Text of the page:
Progressive constructions in Iranian languages2012Conference proceedings (editor) (Refereed)
  • 507.
    Vafaeian, Ghazaleh
    Stockholm University, Faculty of Humanities, Department of Linguistics, General Linguistics.
    The Finite Independency: A study of the relevance of the notion of finiteness in Hdi.2009Independent thesis Basic level (degree of Bachelor), 10 credits / 15 HE creditsStudent thesis
    Abstract [en]

    This paper argues that there is a finiteness distinction in Hdi and that the notion is of value for a description of the language. The definition of finiteness suitable for the language has been suggested to be the one given by Anderson (2007) combined with Bisang (2007). The finite clauses are argued to be the pragmatically independent ones while the non-finite clauses are argued to be the pragmatically dependent. However, no morphological reductions were found in the non-finite clauses relative to the finite ones. What is more, negation in Hdi shows a nontypical behaviour regarding finiteness properties as there are aspectual distinctions made for dependent clauses that are not made for independent. Verbless clauses and imperatives may be viewed as finite and non-finite depending on their capacity to licence independent predication or, alternatively, they may be viewed as not displaying finiteness properties at all. The latter is argued to be preferred in order to avoid a redundant definition of finiteness.

  • 508.
    Vafaeian, Ghazaleh
    Stockholm University, Faculty of Humanities, Department of Linguistics, General Linguistics.
    Typology of nominal and adjectival suppletion2013In: Sprachtypologie und Universalienforschung, ISSN 0942-2919, Vol. 66, no 2, p. 112-140Article in journal (Refereed)
    Abstract [en]

    This article presents a sample-based typological account of suppletion in nouns and adjectives. The distribution of the grammatical categories involved in the suppletive forms is presented along with the lexical meanings most commonly found to be suppletive. It is demonstrated that nominal suppletion is not a rare phenomenon and most commonly involves the feature number followed by possession. The noun ‘child’ is the most common suppletive noun. In general, nouns referring to humans are more likely to be suppletive than others. The investigation shows that adjectival suppletion is less common than nominal suppletion and affects frequent adjectives with general meanings of the types value and size.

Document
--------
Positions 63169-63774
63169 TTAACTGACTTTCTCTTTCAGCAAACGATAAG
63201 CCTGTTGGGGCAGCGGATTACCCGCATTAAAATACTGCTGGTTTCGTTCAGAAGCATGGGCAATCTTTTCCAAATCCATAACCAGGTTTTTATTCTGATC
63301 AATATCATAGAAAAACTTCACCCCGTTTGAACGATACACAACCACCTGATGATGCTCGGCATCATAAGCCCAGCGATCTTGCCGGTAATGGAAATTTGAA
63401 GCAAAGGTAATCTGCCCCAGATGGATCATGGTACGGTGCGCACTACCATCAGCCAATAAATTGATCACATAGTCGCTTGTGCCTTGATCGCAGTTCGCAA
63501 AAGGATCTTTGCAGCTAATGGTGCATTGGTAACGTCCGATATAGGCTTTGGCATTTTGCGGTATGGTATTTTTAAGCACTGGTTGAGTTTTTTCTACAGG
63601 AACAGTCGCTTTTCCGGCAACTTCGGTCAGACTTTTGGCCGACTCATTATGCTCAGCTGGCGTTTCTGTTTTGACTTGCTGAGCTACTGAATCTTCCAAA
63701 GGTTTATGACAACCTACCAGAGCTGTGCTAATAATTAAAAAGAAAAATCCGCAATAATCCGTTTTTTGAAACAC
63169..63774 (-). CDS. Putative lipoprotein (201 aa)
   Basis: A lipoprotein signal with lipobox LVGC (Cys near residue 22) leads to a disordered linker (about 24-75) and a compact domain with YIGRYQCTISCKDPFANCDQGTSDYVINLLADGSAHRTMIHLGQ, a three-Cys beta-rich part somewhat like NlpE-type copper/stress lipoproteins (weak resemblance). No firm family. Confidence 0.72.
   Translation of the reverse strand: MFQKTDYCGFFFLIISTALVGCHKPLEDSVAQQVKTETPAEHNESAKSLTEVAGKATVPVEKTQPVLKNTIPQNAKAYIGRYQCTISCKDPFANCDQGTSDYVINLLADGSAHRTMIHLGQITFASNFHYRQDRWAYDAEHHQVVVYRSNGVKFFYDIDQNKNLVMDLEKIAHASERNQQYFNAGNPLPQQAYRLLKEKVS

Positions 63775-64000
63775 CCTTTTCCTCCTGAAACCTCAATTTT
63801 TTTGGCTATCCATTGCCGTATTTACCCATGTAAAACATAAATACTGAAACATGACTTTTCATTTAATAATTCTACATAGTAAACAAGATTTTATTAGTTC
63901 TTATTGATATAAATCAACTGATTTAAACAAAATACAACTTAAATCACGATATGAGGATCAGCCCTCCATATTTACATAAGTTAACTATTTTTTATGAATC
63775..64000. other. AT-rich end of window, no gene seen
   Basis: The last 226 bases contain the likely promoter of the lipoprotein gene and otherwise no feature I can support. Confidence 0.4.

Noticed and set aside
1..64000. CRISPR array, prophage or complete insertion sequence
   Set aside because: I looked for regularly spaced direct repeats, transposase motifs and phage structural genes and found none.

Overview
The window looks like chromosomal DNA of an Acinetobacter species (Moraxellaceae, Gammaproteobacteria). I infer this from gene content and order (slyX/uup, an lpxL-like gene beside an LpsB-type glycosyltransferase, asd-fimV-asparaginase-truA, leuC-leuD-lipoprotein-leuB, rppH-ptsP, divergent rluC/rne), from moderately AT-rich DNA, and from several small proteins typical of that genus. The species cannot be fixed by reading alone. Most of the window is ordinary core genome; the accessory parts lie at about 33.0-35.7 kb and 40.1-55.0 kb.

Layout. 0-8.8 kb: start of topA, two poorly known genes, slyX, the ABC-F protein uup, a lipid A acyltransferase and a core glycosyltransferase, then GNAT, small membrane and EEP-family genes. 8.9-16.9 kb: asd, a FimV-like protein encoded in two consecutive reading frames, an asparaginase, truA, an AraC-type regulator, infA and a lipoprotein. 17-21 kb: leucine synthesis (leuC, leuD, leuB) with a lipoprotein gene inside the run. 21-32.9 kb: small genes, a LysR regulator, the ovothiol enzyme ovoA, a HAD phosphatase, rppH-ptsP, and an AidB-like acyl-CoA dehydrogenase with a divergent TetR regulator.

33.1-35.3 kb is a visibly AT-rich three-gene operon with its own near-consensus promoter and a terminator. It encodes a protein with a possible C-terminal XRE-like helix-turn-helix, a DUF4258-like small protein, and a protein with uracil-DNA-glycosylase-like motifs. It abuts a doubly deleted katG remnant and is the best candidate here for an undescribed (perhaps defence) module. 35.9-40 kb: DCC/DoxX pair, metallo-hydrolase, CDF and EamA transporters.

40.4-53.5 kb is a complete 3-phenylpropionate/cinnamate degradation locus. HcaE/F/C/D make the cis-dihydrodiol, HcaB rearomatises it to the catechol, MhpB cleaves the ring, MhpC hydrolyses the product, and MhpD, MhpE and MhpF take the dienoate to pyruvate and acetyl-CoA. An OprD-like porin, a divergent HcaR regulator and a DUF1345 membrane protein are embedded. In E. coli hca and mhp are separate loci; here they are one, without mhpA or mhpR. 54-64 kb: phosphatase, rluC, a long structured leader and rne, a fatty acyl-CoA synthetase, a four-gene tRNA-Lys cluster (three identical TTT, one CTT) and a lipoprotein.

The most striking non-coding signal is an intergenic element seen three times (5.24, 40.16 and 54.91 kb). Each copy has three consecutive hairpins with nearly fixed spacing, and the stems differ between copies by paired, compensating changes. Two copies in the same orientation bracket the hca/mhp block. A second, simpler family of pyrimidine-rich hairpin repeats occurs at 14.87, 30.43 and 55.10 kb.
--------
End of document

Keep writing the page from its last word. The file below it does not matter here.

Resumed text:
• 509. van der Auwera, Johan
    et al.
    Veselinova, Ljuba
    Stockholm University, Faculty of Humanities, Department of Linguistics, General Linguistics.
    Dočekal, Mojmír
    Typologie negace2017In: Nový encyklopedický slovník češtiny online / [ed] Petr Karlík, Marek Nekula, Jana Pleskalová, Prague: Nakladatelství Lidové noviny , 2017Chapter in book (Refereed)
  • 510.
    Vejdemo, Susanne
    Stockholm University, Faculty of Humanities, Department of Linguistics, General Linguistics.
    Anpassningsstrategier i lajvspråk2004Independent thesis Basic level (degree of Bachelor), 10 credits / 15 HE creditsStudent thesis
  • 511.
    Vejdemo, Susanne
    Stockholm University, Faculty of Humanities, Department of Linguistics, General Linguistics.
    Cross-linguistic Lexical Change: Why, How and How Fast?2010In: Proceedings of WIGL 2010, University of Wisconsin, Madison , 2010Conference paper (Refereed)
  • 512.
    Vejdemo, Susanne
    Stockholm University, Faculty of Humanities, Department of Linguistics, General Linguistics.
    Skarp, vass och sharp – semantiska relationer hos tre perceptionsadjektiv2007Independent thesis Advanced level (degree of Master (One Year)), 10 credits / 15 HE creditsStudent thesis
  • 513.
    Vejdemo, Susanne
    Stockholm University, Faculty of Humanities, Department of Linguistics, General Linguistics.
    To Database Meaning: Building the Typological Database of Temperature Terms2010Conference paper (Refereed)
  • 514.
    Vejdemo, Susanne
    Stockholm University, Faculty of Humanities, Department of Linguistics, General Linguistics.
    Tolklangs in the "€œReal" World2005In: Proceedings of the First International Conference on J.R.R. Tolkien's Invented Languages, Stockholm., 2005Conference paper (Other (popular science, discussion, etc.))
  • 515.
    Vejdemo, Susanne
    et al.
    Stockholm University, Faculty of Humanities, Department of Linguistics, General Linguistics.
    Hörberg, Thomas
    Stockholm University, Faculty of Humanities, Department of Linguistics, General Linguistics.
    Semantic Factors Predict the Rate of Lexical Replacement of Content Words2016In: PLoS ONE, ISSN 1932-6203, E-ISSN 1932-6203, Vol. 11, no 1, article id e0147924Article in journal (Refereed)
    Abstract [en]